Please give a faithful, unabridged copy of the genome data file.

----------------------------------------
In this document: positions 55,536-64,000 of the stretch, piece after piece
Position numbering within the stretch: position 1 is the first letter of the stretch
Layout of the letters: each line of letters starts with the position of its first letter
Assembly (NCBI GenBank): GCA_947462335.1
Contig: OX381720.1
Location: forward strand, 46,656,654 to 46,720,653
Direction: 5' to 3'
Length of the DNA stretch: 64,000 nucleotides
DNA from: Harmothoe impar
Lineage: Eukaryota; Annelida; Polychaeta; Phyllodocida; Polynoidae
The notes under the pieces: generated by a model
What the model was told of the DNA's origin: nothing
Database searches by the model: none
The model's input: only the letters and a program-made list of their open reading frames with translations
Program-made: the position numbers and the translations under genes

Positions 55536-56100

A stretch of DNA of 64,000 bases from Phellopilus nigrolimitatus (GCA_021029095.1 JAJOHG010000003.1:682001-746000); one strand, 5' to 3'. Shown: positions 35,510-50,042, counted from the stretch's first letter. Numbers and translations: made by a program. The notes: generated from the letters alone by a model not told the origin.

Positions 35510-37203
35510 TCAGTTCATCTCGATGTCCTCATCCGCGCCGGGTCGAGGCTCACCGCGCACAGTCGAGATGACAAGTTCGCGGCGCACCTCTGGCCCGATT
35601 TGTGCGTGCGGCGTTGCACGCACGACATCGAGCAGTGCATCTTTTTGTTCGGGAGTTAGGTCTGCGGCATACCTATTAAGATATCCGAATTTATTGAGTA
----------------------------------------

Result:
In this document: positions 55,536-64,000 of the stretch, piece after piece
Position numbering within the stretch: position 1 is the first letter of the stretch
Layout of the letters: each line of letters starts with the position of its first letter
Assembly (NCBI GenBank): GCA_947462335.1
Contig: OX381720.1
Location: forward strand, 46,656,654 to 46,720,653
Direction: 5' to 3'
Length of the DNA stretch: 64,000 nucleotides
DNA from: Harmothoe impar
Lineage: Eukaryota; Annelida; Polychaeta; Phyllodocida; Polynoidae
The notes under the pieces: generated by a model
What the model was told of the DNA's origin: nothing
Database searches by the model: none
The model's input: only the letters and a program-made list of their open reading frames with translations
Program-made: the position numbers and the translations under genes

Positions 55536-56100

A stretch of DNA of 64,000 bases from Phellopilus nigrolimitatus (GCA_021029095.1 JAJOHG010000003.1:682001-746000); one strand, 5' to 3'. Shown: positions 35,510-50,042, counted from the stretch's first letter. Numbers and translations: made by a program. The notes: generated from the letters alone by a model not told the origin.

Positions 35510-37203
35510 TCAGTTCATCTCGATGTCCTCATCCGCGCCGGGTCGAGGCTCACCGCGCACAGTCGAGATGACAAGTTCGCGGCGCACCTCTGGCCCGATT
35601 TGTGCGTGCGGCGTTGCACGCACGACATCGAGCAGTGCATCTTTTTGTTCGGGAGTTAGGTCTGCGGCATACCTATTAAGATATCCGAATTTATTGAGTA